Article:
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What is portrait mode on a smartphone?

Blur distractions away!
By
January 22, 2022
A side-by-side comparison of two photos, one using a smartphone's Portrait Mode, and another using a basic mode.

There’s a good chance you use your smartphone to take pictures and capture video. You’ve probably also seen portrait mode in your camera app, and it can up your photography game big time if used properly. However, you might not even know what portrait mode is or how it’s used.

Let’s examine portrait mode to separate the marketing jargon from the facts. We’ll also give you a list of current smartphones with portrait mode so you can make informed buying decisions.

Before we start: Learn about the most important photography terms

What is portrait mode?

Portrait mode photo sample of Edgar.

Portrait mode refers to a particular setting in smartphone cameras. It’s commonly linked to the artificial blurring of the background, which mimics the bokeh effect we typically see in dedicated DSLR or mirrorless cameras with specialized lenses, larger sensors, and high focal lengths, all of which help reduce the depth of field and blur backgrounds. It’s a lovely look that can mute distractions in the background while focusing on the subject, usually a person.

While this bokeh effect is usually the most notable in portrait modes across all devices, some manufacturers implement added improvements. Because we typically use portrait mode for people, manufacturers might throw in some edits they deem helpful when photographing a person. This might include smoothing the skin, increasing the shadows, reducing highlights, and more. They might also make specific colors pop, such as pinks and reds on lips, etc.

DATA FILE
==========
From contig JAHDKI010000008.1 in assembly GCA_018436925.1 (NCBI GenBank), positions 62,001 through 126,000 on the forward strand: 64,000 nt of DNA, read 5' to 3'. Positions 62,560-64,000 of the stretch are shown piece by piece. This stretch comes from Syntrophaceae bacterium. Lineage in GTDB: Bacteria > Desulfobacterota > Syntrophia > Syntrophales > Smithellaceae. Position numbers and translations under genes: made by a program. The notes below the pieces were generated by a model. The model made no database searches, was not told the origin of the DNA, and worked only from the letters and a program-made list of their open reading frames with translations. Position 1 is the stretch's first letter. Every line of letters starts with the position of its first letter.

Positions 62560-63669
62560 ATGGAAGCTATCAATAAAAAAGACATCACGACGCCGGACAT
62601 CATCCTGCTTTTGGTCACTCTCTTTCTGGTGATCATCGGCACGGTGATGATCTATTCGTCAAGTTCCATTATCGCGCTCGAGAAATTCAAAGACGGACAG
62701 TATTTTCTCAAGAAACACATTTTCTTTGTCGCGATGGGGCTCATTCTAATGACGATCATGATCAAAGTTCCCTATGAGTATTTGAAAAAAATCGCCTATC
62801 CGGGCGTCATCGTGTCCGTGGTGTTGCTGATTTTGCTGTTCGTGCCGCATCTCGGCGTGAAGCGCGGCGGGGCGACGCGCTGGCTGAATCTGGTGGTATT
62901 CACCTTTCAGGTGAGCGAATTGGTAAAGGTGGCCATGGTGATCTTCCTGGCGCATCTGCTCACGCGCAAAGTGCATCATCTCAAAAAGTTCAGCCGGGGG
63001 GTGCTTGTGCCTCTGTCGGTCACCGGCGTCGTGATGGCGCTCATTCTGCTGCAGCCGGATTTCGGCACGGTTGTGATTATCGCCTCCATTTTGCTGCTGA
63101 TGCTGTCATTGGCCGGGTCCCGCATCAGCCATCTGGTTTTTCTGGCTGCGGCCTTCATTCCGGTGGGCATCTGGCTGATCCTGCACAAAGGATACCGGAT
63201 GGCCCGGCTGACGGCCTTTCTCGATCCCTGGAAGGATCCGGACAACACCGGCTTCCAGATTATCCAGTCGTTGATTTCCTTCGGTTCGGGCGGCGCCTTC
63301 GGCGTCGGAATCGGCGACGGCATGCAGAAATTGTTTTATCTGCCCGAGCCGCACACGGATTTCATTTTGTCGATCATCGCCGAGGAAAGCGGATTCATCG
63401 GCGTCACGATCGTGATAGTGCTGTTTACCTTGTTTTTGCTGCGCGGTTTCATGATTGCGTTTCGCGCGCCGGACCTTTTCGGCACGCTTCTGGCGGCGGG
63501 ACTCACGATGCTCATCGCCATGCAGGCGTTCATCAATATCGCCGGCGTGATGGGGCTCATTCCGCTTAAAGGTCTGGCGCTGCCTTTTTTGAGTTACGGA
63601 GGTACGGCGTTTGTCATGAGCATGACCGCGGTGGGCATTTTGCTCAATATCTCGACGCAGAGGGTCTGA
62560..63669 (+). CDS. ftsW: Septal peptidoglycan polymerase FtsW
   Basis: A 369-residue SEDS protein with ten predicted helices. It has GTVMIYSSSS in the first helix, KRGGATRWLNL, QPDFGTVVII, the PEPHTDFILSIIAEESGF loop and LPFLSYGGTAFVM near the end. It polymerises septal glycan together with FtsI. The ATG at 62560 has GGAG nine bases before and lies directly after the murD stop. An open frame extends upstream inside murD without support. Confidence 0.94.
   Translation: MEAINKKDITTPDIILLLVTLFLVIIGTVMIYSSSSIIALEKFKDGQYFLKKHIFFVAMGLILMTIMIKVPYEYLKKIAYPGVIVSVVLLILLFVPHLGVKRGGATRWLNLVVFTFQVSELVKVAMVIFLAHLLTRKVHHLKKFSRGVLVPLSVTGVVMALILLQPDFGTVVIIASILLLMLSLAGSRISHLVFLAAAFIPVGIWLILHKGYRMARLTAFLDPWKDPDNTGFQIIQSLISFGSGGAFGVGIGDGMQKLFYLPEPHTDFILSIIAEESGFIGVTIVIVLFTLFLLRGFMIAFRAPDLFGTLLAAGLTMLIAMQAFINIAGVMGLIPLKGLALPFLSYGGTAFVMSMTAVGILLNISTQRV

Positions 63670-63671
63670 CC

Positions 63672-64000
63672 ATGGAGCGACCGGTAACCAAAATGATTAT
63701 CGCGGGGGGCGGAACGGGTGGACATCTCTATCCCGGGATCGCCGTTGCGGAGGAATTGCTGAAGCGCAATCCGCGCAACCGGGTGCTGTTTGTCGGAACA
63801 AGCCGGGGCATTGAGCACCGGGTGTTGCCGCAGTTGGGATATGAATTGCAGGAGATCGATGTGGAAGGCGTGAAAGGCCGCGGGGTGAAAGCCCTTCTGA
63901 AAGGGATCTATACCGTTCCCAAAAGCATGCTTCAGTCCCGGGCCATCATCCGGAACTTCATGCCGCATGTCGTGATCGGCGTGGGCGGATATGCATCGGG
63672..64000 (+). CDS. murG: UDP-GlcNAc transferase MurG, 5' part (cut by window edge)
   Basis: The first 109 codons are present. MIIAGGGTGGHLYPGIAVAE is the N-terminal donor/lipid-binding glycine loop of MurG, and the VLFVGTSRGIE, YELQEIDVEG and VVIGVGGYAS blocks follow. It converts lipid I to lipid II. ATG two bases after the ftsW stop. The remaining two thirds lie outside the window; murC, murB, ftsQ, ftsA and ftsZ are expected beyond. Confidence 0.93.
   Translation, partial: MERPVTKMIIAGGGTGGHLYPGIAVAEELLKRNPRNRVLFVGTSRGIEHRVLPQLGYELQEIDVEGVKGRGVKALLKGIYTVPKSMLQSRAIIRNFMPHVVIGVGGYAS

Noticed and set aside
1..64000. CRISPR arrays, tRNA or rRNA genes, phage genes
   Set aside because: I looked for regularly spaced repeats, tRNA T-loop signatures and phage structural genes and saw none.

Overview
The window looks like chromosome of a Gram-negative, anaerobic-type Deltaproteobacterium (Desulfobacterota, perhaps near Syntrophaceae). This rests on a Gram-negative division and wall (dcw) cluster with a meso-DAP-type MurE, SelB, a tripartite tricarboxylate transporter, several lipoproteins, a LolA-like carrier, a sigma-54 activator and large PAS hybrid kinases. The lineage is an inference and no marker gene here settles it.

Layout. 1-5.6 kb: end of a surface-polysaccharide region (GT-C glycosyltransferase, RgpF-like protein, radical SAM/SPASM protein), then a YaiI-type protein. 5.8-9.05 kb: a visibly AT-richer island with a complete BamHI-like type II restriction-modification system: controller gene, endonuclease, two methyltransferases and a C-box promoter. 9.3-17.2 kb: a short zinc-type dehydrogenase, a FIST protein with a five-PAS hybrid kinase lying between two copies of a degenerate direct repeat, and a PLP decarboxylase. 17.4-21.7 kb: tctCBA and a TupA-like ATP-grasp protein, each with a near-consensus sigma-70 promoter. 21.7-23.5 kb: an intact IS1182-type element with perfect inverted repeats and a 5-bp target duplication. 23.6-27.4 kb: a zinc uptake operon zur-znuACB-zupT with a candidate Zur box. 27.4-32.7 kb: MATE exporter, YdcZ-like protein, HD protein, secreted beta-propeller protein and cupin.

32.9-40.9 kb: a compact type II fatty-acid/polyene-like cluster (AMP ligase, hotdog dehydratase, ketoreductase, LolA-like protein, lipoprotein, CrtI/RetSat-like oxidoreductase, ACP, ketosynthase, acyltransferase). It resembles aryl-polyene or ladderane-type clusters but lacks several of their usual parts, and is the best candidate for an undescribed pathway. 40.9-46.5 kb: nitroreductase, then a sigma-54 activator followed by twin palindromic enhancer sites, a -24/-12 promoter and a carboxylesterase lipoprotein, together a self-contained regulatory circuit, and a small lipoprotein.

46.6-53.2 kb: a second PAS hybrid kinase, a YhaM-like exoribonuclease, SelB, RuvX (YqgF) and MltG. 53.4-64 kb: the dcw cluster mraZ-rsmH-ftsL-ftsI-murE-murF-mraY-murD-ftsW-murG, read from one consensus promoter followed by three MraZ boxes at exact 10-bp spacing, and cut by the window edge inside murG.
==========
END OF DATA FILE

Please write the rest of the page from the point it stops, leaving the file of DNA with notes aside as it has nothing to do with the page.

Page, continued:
Also read: The best smartphone cameras

How is bokeh accomplished in portrait mode?

Portrait mode sample.

It’s essential to understand how this shallow depth of field look is accomplished because it’s not naturally done on smartphones. This is why a trained eye will always notice when a phone has artificially added this effect. While advancements in smartphone camera tech have improved results, these shots are almost always at least a bit imperfect.

What’s happening behind the scenes varies largely from manufacturer to manufacturer, and often from phone to phone. Artificial intelligence will try to figure out what you’re trying to take a picture of, usually basing its decision on what’s in focus, or if it recognizes a face in the frame. The phone will try to outline your subject using edge detection and keep that in focus.

The device will then usually use a series of cameras and sensors to determine the distance between objects and areas in a frame. It will then decide which areas to blur out and will do so in post-processing.

The best portrait mode results usually come from smartphone cameras with ToF (Time of Flight) sensors. These dedicated cameras can measure distances in a scene and create a more accurate 3D representation of the real world. Such cameras measure depth by measuring how long it takes for infrared light to travel to an object and back to the sensor. You’ll usually see these dedicated sensors on spec sheets, and they’ll look like a standard lens in your camera array.

Related: Improve your low light photos with these tricks

Portrait mode samples